Book Review: Behavioral Investment Counseling by Nick Murray

Murray is the author of one of my favorite investing books of all time, Simple Wealth Inevitable Wealth, and I’m reviewing this later book partly as an excuse to call attention to his earlier book, SWIW.

But Behavioral Investment Counseling by Nick Murray stands on its own quite well.

The book’s bedrock idea – captured right there in the title – is that investor behavior determines an individual’s wealth prospects, rather than “markets.”

Now this strikes me as 100%, Capital T, True, although an uncomfortable truth for many.

Ask me “how are the markets doing?“ and the right answer – as I’m certain Murray would agree – is “Doesn’t matter, how’s your behavior doing?”

Since Murray’s audience for this book is not individual investors but rather investment advisors, the logical lesson is that advisors need to focus on the beliefs and behaviors of their clients, rather than spend much time on asset or manager selection.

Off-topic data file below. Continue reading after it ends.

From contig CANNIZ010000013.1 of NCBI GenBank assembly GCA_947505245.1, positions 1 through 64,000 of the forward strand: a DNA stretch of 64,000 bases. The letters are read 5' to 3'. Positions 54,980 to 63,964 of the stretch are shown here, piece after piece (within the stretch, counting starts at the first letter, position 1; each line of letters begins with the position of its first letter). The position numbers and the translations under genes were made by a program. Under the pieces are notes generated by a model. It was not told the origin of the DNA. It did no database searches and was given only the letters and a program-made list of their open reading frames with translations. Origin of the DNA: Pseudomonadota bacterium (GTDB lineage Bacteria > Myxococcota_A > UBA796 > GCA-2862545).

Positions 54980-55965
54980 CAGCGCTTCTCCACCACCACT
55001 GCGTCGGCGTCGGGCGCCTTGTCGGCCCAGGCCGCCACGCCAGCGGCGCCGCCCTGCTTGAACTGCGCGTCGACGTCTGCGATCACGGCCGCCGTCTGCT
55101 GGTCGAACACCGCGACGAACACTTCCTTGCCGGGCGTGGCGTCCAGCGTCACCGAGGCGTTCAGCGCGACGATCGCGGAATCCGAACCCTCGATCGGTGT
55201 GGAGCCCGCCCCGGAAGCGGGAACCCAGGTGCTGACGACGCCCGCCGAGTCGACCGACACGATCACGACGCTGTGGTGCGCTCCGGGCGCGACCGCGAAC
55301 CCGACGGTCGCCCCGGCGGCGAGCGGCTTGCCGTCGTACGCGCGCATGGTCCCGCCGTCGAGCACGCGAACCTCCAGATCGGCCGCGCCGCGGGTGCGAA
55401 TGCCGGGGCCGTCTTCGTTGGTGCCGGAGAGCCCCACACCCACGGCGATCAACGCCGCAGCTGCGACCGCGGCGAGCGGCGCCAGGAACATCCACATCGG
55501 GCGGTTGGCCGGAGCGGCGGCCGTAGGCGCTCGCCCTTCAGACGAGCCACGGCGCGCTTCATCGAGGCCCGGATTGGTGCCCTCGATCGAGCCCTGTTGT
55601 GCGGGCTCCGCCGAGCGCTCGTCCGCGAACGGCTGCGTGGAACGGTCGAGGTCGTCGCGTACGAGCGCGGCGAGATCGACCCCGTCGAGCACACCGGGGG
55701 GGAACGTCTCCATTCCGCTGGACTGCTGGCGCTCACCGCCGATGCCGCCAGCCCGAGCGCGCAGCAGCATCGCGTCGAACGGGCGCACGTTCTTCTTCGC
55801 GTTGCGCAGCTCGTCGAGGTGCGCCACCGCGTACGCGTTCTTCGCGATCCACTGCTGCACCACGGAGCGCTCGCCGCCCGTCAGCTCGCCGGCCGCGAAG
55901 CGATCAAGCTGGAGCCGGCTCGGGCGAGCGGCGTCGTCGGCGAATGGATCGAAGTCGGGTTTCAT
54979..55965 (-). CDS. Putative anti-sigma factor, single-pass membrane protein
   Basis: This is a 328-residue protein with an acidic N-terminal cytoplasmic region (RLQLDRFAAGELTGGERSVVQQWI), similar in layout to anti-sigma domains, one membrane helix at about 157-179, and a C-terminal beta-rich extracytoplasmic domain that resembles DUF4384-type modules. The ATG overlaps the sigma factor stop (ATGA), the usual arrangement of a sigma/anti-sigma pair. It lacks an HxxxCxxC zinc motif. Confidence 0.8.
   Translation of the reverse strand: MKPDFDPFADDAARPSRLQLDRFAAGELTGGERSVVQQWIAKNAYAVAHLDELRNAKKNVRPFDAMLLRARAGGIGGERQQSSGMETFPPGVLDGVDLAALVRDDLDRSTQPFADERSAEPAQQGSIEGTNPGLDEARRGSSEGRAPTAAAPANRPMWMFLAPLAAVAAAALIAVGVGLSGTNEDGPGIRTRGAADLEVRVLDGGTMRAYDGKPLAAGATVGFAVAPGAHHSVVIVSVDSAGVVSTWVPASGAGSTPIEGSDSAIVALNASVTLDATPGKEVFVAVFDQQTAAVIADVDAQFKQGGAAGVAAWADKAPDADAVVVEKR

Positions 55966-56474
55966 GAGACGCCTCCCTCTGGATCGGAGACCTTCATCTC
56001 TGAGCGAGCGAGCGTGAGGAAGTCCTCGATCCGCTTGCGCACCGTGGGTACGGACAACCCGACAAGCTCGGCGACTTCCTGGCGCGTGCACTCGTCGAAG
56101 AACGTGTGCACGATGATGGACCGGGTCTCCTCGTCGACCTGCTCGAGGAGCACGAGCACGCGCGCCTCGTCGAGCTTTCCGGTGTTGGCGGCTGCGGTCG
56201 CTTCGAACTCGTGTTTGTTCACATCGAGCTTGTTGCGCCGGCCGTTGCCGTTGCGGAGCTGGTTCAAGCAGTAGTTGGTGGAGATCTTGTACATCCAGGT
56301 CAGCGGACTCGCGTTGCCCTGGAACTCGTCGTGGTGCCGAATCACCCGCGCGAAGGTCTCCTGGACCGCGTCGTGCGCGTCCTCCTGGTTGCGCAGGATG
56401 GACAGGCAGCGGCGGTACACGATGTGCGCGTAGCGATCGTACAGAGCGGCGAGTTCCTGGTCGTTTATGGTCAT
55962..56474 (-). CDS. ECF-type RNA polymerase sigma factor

I’ve never wanted to be an investment advisor, but the way Murray describes the “behavior investment counselor” makes the profession seem especially noble.

I dig his voice. He’s a wise and slightly weary zen master who has seen all of the investment behavior mistakes possible, and can describe them to you before you even make them.

behavioral_investment_counselingOn many an important point he acknowledges the unknowability or unprovability of his point. Nevertheless, not doing what he says – not intuiting the essential wisdom – leads to grievous error. You’re welcome to persist in your own stubborn views, he seems to say, and best of luck to you.

I’m not as old as Murray but I find myself adopting that same attitude at times. I mean, people enjoy their investment fantasies. Who am I to disillusion them

In my own words, the message of the book is

  1. The entire value of an investment advisor is captured in the making of a plan taking into account the client’s specific situation – and then the ocassinol behavioral counseling at key moments (mostly when the market crashes, but also possibly when it is on a tear upwards and there’s a need to rebalance back to the original plan.)
  2. Readers of SWIW will not be surprised to learn that the best plans will rely heavily on diversified equities (rather than fixed income) as this is the only way to grow one’s money, and avoid the most important risks – loss of purchasing power and outliving one’s money.

For actual investment advisors, Murray’s book offers what seems to me a tremendous amount of self-evident wisdom about what an advisor does, how an advisor should go about building a practice, and how an advisor should first ‘pitch’ prospective clients.